• If more than 500 individuals are affected additional requirements include
          • Immediate notification of the Department of Health and Human Services to post on their website
          • Notify major media outlets in covered entity area
          • Post on covered entity website home page for 90 days
    • Breach Notification
      • September 23, 2009: Breach notification regulations take effect
      • February 22, 2010: Department of Health and Human Services (HHS) begins enforcement of the rule.
    • Breach Notification Process at UAB/UABHS
      • The UAB/UABHS Privacy Office is responsible for overseeing and/or managing the breach investigation and notification processes.
        • Privacy Complaints and Suspected Breach Response Procedures
          • The Covered Entity’s Entity Privacy Coordinator (EPC) will notify Privacy Officer (PO) and lead the preliminary investigation.
          • EPCs will provide PO with all necessary documentation.
        • Breach Notification Procedures
          • PO will notify appropriate UAB/UABHS officials.
          • PO and Legal, with UAB HIPAA Security Officer, will determine risks and actions to be taken.
          • EPC and the Covered Entity will notify patients as directed by PO and Legal.
    • Breach Notification Process at UAB/UABHS
      • Step by step procedures provided to EPCs
      • Although each breach will be considered on a case-by-case basis, templates for notification letters and media press releases available
      • Assistance for posting to UAB/UABHS website provided
      • Procedure for establishing a toll-free call-in number for affected individuals available
      • Credit monitoring services may be offered to impacted individuals.
      • Department in which breach occurs will be responsible for cost of patient notification, credit monitoring and other associated costs.
    • Enhanced Enforcements
      • ARRA provides that the HIPAA criminal and civil fines and penalties can be enforced against INDIVIDUALS as well as covered entities who obtain or disclose PHI without authorization.
      • State attorneys general can pursue civil cases against INDIVIDUALS who violate the HIPAA privacy and security regulations.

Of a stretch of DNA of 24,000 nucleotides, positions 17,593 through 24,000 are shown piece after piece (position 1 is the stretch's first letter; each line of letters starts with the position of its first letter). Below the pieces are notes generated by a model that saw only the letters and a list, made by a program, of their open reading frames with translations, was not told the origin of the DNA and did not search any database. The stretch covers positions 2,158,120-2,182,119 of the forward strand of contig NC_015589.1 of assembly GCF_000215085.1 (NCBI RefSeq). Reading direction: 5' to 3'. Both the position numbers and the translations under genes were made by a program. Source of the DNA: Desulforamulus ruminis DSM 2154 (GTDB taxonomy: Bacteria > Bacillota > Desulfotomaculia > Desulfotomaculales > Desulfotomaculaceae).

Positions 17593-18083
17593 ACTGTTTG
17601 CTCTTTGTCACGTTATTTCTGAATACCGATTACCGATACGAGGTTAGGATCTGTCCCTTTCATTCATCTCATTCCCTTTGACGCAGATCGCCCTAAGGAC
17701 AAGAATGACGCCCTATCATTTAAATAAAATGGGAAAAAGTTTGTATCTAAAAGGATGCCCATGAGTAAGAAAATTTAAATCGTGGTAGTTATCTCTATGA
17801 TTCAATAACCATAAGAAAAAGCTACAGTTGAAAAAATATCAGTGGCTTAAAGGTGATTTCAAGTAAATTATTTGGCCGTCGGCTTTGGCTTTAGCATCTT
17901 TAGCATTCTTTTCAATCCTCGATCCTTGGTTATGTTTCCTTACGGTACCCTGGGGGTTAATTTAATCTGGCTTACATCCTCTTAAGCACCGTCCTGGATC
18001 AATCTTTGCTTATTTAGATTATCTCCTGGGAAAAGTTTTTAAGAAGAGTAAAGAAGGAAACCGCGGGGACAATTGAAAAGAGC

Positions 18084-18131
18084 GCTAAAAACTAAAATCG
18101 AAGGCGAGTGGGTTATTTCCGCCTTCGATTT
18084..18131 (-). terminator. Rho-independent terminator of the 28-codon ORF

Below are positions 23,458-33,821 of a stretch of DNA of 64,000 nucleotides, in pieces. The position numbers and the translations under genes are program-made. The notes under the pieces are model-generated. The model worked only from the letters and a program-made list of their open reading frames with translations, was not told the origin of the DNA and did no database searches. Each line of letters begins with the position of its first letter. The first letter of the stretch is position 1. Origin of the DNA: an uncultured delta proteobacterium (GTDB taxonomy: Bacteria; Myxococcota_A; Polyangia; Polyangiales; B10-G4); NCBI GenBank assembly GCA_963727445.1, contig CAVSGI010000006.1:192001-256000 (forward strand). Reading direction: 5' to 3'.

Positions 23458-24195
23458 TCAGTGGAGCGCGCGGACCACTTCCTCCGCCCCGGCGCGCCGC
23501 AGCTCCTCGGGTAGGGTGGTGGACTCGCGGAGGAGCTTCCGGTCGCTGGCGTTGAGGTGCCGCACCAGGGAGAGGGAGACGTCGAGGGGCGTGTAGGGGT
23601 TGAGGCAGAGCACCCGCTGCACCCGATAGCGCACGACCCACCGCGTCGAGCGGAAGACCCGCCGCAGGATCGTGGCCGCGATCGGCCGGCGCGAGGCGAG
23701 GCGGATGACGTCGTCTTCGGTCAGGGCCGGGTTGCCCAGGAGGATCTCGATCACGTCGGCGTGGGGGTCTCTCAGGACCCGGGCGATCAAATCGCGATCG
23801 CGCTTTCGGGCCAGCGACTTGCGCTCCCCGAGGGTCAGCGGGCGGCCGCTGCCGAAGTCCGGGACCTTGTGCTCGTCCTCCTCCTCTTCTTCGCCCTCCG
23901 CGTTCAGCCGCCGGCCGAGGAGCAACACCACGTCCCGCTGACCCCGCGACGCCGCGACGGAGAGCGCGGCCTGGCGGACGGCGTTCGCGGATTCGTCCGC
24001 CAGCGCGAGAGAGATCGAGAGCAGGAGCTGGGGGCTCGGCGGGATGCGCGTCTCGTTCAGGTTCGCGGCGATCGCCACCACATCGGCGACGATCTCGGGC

• Four tiers of civil monetary penalties available to HHS:
        • Civil monetary penalties include fines from $100 per violation up to $1.5 million for a series of identical violations during a calendar year
      • Criminal penalties for “wrongful disclosure” continue which include both large fines of $50,000 to $250,000 and up to 10 years in prison
    • A Breach has Many Risks
      • Risks to Individual whose PHI is compromised:
        • Embarrassment, misuse of personal data, victim of fraud or scams, identity theft
      • Risks to Employee:
        • Loss of data, time, funding, reputation; embarrassment; disciplinary action up to and including termination; fines; penalties; prosecution
      • Risks to the Institution:
        • Loss of information and equipment, trust of constituencies, reputation, future grant awards; negative publicity; penalties; fines; litigation
      • Risks to Research:
        • Loss of data or data integrity, funding in jeopardy
    • Any Good News?
      • ARRA further identified the information to which the breach notification provisions apply. It defined “unsecured protected health information” as PHI that is not secured through the use of a technology or methodology that renders it unusable, unreadable, or indecipherable and that is developed or endorse by the American National Standards Institute.
      • Therefore, for breaches involving the misuse, loss, or inappropriate disclosure of paper or electronic data, there are some “home free” methods under which the loss would indicate no harm done:
        • Paper=secured by use of crosscut shredder (destroyed)
        • Electronic data=encrypted data files and/or transmissions
    • A Coordinated Effort